NGC launches online Counterfeit Detection resource

October 19, 2017 – Numismatic Guaranty Corporation® (NGC®) has launched an online Counterfeit Detection resource, leveraging its decades of authentication expertise. Hosted at NGCcoin.com/counterfeits, the resource features the 50 US coins and 25 Chinese coins most commonly targeted by counterfeiters. Each of these coins has on its own page, with high-resolution images, the type of counterfeits of it typically seen, tips for detecting these counterfeits and other helpful information. 

NGC’s online Counterfeit Detection resource. Photo: Numismatic Guaranty Corporation®.

NGC’s online Counterfeit Detection resource. Photo: Numismatic Guaranty Corporation®.

This valuable resource was assembled under the direction of Rick Montgomery, NGC President, Finalizer and one of the world’s foremost coin authenticators. Many members of the NGC grading team also provided research and insights. NGC’s graders have identified more than 100,000 counterfeit and altered coins since 1987. 

The resource puts a spotlight on such coins as the 1909-S VDB Lincoln Cent, the most commonly counterfeited US coin, according to submissions to NGC. The Year 23 (1934) Junk L&M-110 Dollar, named for the ship on its reverse, is the most commonly seen counterfeit of a Chinese coin, according to submissions to NGC.

Other highlights of the resource’s lists of counterfeit coins:

  • The 1916-D Mercury Dime is the second most commonly seen U.S. counterfeit.
  • All 15 issues of the Indian $2.50 that were minted in the early 1900s made the list of the top 50 U.S. counterfeits, comprising nearly a third of the list. The 2000 Silver Panda 10 Yuan, a modern coin popular with collectors, made the list of the top Chinese counterfeits at No. 15.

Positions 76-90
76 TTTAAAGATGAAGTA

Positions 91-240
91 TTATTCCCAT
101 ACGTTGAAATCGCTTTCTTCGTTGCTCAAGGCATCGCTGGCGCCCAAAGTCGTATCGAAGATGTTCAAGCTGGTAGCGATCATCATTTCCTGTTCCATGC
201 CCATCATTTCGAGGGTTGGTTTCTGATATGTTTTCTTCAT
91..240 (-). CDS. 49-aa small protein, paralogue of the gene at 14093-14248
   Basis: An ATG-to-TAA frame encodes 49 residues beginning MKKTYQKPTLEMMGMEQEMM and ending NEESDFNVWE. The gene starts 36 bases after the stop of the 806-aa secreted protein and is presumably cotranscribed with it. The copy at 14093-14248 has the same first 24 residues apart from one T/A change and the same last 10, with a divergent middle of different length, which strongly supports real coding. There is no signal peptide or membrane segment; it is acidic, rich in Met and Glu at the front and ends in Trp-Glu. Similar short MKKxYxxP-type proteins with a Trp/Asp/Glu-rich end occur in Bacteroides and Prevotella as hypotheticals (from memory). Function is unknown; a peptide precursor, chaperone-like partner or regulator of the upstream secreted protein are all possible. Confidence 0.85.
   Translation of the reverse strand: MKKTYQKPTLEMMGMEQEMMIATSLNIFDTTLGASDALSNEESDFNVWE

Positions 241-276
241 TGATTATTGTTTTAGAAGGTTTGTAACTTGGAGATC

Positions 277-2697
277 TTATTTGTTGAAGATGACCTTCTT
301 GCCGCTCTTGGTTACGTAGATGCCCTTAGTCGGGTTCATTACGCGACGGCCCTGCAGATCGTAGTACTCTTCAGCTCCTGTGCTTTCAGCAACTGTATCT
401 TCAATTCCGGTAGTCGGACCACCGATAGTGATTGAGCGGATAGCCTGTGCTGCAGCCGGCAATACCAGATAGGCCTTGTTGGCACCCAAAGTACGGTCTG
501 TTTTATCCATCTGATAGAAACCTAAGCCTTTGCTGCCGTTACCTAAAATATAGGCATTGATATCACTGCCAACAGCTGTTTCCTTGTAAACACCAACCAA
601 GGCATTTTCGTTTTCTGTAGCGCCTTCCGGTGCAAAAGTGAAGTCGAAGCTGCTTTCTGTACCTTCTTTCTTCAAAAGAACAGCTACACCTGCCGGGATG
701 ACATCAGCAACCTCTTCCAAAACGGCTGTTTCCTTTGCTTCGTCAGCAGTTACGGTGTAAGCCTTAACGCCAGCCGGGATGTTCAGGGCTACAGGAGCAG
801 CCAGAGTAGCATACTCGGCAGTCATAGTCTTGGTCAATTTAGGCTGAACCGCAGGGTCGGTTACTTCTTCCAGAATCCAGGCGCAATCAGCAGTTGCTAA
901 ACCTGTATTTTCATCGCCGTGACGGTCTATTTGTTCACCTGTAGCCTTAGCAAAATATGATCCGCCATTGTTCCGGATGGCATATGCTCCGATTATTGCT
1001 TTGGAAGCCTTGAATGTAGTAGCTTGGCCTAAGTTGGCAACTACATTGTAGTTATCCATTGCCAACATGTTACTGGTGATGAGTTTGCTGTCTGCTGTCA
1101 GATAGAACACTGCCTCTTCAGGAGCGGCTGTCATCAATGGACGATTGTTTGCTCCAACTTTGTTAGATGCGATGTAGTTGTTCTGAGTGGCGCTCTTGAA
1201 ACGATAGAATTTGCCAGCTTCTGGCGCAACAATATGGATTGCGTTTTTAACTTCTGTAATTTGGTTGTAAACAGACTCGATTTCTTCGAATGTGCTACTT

• The Year 17 (1928) Kweichow L&M-609 Dollar, often called the “Auto Dollar” because of the vehicle depicted on it, was among the top 10 Chinese counterfeit coins, which are all early 20th century dollars.

The Counterfeit Detection portal also includes a section that explains what distinguishes the different types of fakes, which include cast, spark erosion, electrotype and transfer die counterfeits, as well as altered dates and altered mintmarks. 

Users can also easily access more than 100 articles NGC Counterfeit Detection articles that have been published in NGC’s newsletter. (Subscribers to the newsletter are among the first to know about new counterfeit research. Subscribe for free by creating an account at any membership level by clicking here.)

NGC’s Counterfeit Detection resource will continue to evolve. For instance, a section about the top 25 counterfeit world coins is being compiled and will be made available soon. Existing content will be updated as new discoveries are made. 

Specialists and generalists alike can benefit from the information available in this free resource. To visit it, please click here.

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